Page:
There's no hiding from our consciousness as a parentBabies come into the world, each with their own unique soul, ready to learn.
They learn from the culture, family, and the parents that they live with.
This learning starts in utero, as they hear the language that is spoken. Once he is born, a baby born in a remote South American rainforest home, with no exposure to modern culture, where family and culture is all; will learn very different things from a child born in a big city in Japan, in a high-rise block, with no siblings and a father who is out at work for long hours each day. Each baby learns, from our every response and action, how to speak the language of those around them, as well as the beliefs, values, attitudes, and ways of thinking....
This happens even within a culture. Take Western culture. Babies learn from whichever parenting paradigm resonates with their parents. A baby brought up from day one to sleep alone in a cot learns very different things from a baby who sleeps in his parents’ bed. A baby who is left alone to cry, or who is fed when he cries, or who is listened to when he cries, also learns very different things about his feelings.
Each of us cannot help but passing on our own beliefs, ways of thinking, and attitudes to our babies and children.
Babies are designed this way. Human beings are unique in their amazing adaptivity - to fit into whatever life they are born into. Whatever a baby experiences, becomes the way things are for him.
So, the way we are with closeness and intimacy will be what we pass on to our children.
The way we are with sadness, frustration, fear, and joy will be what we give to our children.
They way we are with presence, self-love, judgment, and acceptance will be what our children learn.
When we see a parent in the street on their mobile phone whilst their baby is crying in the stroller, we know at once how that adult relates to their own feelings. However a parent acts with their child is a flag which indicates their own inner relationship.
We cannot help but relate to our children in the same way that we relate to ourselves.
We may try to relate differently to our children than the way we relate to ourselves, but there is no escape. For example we may want our child to love themselves, but be full of self-judgment ourselves. However we try to be with them, they will get the judgment part.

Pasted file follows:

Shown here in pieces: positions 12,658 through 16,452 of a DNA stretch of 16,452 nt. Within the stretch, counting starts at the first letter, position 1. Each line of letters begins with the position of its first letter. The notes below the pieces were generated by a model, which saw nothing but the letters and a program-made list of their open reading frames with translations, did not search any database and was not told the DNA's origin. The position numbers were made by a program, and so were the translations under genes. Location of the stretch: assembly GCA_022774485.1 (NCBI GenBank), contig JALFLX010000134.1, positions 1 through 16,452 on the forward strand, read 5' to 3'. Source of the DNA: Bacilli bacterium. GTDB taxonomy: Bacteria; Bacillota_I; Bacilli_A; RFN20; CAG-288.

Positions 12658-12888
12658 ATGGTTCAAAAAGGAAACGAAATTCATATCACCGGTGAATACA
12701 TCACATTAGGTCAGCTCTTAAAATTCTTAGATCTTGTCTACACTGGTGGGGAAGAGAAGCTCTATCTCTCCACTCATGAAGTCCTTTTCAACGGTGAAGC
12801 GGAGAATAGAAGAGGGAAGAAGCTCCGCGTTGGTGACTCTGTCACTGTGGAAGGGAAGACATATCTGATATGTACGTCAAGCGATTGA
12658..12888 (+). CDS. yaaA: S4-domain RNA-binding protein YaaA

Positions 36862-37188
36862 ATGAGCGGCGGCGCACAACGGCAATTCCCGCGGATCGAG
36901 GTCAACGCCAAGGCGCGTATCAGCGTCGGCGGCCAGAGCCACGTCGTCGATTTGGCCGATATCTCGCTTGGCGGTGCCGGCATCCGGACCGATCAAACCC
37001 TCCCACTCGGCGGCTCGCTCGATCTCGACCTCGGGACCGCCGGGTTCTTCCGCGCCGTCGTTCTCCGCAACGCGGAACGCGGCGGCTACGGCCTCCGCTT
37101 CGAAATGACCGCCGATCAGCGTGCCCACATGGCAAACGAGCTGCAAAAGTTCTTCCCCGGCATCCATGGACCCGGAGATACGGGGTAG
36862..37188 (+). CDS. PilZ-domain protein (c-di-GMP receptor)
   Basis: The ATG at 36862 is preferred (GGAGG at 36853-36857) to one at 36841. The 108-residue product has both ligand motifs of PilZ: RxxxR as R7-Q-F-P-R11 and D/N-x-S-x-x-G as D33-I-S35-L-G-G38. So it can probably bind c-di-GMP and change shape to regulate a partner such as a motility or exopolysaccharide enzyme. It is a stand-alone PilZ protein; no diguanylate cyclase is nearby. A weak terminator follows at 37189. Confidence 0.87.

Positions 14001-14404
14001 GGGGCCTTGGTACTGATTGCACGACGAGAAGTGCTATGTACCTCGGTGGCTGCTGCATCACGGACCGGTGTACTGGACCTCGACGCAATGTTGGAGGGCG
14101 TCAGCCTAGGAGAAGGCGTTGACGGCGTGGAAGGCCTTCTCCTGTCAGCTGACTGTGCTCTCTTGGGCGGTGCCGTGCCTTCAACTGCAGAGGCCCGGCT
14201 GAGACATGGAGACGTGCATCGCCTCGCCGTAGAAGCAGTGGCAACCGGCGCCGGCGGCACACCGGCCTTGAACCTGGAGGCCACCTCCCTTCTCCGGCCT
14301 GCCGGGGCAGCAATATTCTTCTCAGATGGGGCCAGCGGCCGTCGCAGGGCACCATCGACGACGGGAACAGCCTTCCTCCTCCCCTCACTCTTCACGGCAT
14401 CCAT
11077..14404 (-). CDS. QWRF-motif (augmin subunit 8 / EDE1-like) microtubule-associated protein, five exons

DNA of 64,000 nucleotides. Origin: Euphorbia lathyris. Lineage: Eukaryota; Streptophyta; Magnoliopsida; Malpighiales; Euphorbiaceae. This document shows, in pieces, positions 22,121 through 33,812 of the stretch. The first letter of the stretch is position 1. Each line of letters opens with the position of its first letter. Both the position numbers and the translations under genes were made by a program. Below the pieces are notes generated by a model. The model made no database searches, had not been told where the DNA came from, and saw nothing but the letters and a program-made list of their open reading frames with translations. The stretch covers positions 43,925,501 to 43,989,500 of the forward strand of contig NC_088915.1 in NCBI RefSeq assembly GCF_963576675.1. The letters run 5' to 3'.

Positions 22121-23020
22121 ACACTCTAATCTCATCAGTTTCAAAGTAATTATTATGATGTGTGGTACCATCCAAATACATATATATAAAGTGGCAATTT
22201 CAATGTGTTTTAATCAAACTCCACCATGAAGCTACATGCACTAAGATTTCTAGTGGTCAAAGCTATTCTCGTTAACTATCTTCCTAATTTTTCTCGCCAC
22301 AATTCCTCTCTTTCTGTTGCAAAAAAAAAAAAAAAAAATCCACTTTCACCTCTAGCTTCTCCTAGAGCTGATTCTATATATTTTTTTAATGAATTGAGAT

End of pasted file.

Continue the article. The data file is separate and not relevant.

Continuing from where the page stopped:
Being a parent is the greatest wake-up call of all. There is simply no way of escaping ourselves and our consciousness when we relate to our children.
Ponder, for a moment, on an adult completely comfortable with every nuance of their being; with every feeling, and every nuance of feeling. Picture this adult free from any judgment; free from every self-negating belief. See an adult being fully present in every moment with all that is. Imagine that adult with a new baby. What do you see? That adult would be the same with their child.... freely being fully present with every feeling, every state, responding accurately and fully to every need. The baby would flow in and out of different states, and the adult would be fully present with each of them. There would be no fear or contraction if the baby felt tired, sad, scared, blissful, curious, or agitated. Thus the baby would not contract with any of those states in himself. He would remain fully connected with every aspect of his being.
As far as I’m aware, there aren’t any adults like that. Unless enlightened folk are like that; I haven’t met any so I don’t really know!
The truth is that each of us has patches where we retract and retreat from full presence. Perhaps we are very comfortable with being happy, but not with being blissful. Perhaps we have beliefs that mean self-love is dangerous. Perhaps we tell ourselves that being present is scary. All of those things will show up when we are with our children.
Being a parent is thus the ultimate gift in our psychospiritual journey. Being with our children will shine the light on every place on us which is hiding.
We have choices about how we respond to this invitation. We can resist it, blaming our reactions on our children’s behaviour; trying to make them wrong, fix them, or get them to fit into our limiting beliefs.
Alternatively, we can keep saying yes to the invitation, to unfold long-gotten beliefs, to open our heart to dark and scared places in ourselves, to invite openness where there is contraction, to give love where there is tension.
Ultimately, doing this means we can give more to our children. Our presence contracts less, and in fewer places, and thus their consciousness is relatively freer for their true essence to shine through. What a gift; what an invitation!